Serbs in Kosovo remained largely loyal to Belgrade, especially in the north, where they make up a majority and reject every move by Pristina to consolidate its control over the region.

International concern

KFOR said it had bolstered its presence in northern Kosovo following the latest developments and urged Belgrade and Pristina to engage in an EU-led dialogue to reduce tensions.

“We call on all sides to refrain from actions that could inflame tensions or cause escalation,” KFOR said in a statement.

Police had already used tear gas Friday to disperse Serbs in northern Kosovo who protested the installation of the mayors.

Belgrade responded by placing its army on high alert and ordered forces towards the Serbian border with Kosovo.

Russia’s foreign minister Sergei Lavrov, speaking on a visit to Kenya, said that “Serbs are fighting for their rights in northern Kosovo”.

“A big explosion is looming in the heart of Europe, where NATO in 1999 carried out an aggression against Yugoslavia,” Lavrov said, referring to the 1999 NATO intervention against Belgrade that effectively ended the war between Serb forces and ethnic Albanian guerrillas.

The US ambassador and European Union envoy have summoned the ethnic Albanian mayors to a meeting in Pristina in a bid to ease tensions.

Two media teams from Pristina reported that protesters had slashed their tyres and spray-painted their vehicles, while a local journalists’ association called on law enforcers to provide a safe working environment for the media.

After his first-round victory at the French Open on Monday, Serbian tennis superstar Novak Djokovic penned the message “Kosovo is the heart of Serbia. Stop the violence” on a television camera.

“Kosovo is our cradle, our stronghold, centre of the most important things for our country,” Djokovic told reporters.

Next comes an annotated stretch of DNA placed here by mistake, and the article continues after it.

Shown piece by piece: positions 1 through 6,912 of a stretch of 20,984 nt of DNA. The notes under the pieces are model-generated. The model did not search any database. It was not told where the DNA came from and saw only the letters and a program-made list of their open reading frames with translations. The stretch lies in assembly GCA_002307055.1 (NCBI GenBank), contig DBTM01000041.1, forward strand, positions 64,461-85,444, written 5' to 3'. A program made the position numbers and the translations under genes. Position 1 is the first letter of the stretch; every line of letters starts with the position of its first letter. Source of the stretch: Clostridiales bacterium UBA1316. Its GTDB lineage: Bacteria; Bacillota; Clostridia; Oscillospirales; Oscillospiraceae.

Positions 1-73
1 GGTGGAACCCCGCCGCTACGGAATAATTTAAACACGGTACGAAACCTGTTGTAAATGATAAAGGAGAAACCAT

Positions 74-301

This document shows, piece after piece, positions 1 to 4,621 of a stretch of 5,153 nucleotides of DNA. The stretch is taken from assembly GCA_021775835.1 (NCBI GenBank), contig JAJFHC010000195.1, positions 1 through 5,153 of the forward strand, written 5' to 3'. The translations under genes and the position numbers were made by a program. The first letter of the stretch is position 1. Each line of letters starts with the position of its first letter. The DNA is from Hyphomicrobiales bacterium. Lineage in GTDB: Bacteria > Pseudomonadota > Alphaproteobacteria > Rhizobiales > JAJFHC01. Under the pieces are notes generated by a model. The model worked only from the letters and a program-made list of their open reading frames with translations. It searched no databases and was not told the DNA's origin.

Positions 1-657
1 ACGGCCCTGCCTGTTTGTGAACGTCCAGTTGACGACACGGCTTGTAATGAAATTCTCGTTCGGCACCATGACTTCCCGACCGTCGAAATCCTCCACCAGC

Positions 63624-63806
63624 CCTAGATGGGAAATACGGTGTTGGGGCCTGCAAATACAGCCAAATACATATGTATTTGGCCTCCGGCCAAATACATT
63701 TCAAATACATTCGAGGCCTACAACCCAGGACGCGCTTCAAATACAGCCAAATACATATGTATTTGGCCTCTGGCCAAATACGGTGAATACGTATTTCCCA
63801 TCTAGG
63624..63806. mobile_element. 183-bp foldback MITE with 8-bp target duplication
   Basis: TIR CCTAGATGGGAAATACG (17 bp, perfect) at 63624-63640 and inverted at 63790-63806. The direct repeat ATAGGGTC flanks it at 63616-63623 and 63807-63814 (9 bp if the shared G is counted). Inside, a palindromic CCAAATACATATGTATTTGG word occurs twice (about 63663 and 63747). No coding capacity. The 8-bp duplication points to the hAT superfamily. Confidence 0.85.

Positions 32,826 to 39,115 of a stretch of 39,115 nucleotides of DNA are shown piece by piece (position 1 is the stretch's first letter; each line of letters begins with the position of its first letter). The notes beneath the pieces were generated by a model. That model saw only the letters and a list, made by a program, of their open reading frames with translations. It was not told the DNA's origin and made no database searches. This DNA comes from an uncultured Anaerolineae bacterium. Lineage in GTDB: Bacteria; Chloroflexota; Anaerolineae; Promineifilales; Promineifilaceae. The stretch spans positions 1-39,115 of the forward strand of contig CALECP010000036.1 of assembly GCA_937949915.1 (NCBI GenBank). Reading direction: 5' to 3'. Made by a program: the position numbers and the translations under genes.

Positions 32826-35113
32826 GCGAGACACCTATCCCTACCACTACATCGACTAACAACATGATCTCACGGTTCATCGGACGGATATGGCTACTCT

“I am against war, violence and conflict of any kind and I have always publicly shown that. Of course I have sympathy for all people but what is happening with Kosovo is a precedent in international law.”


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‘Weapon of mass distraction’: What’s up with Italy’s oddball policies?

First came a controversial crackdown on rave parties. Then, a ban on the much-debated ChatGPT chatbot, the first of its kind across the world, followed by a ban on synthetic meat. Finally, a plan to issue hefty fines for using English words in official communications — which many people initially thought was an April Fool’s joke, but turned out to be real.

After Prime Minister Giorgia Meloni’s right-wing government pushed forward a series of unlikely policies in the past few months, some people have been left scratching their heads wondering: what’s really going on with Italy’s leadership, and these oddball policies?

Francesco Strazzari, professor in International Relations at the Pisa-based Scuola Universitaria Superiore Sant’Anna, told Euronews that the recent wave of improbable legislation passed by Meloni’s government is “a weapon of mass distraction.”

As Italy faces serious issues which are currently shared with many European countries, like a lingering energy and cost-of-living crisis and a growing flow of migration to its southern shores, these somewhat petty legislative initiatives have the ability to spark endless debates on social media and among the Italian public – even if only to ridicule the government.

“Every time Meloni’s government is in a difficult moment, it comes up with controversial policies which have the power of deflecting attention from its poor performance and its disastrous policies,” Strazzari said.

What bigger issues hide behind these “shallow policies”?

When the Italian government passed a law banning illegal rave parties last November, it did so despite the fact there was no urgency for such a law, Strazzari told Euronews, as the issue didn’t pose an immediate challenge to the country and could have been solved in due time.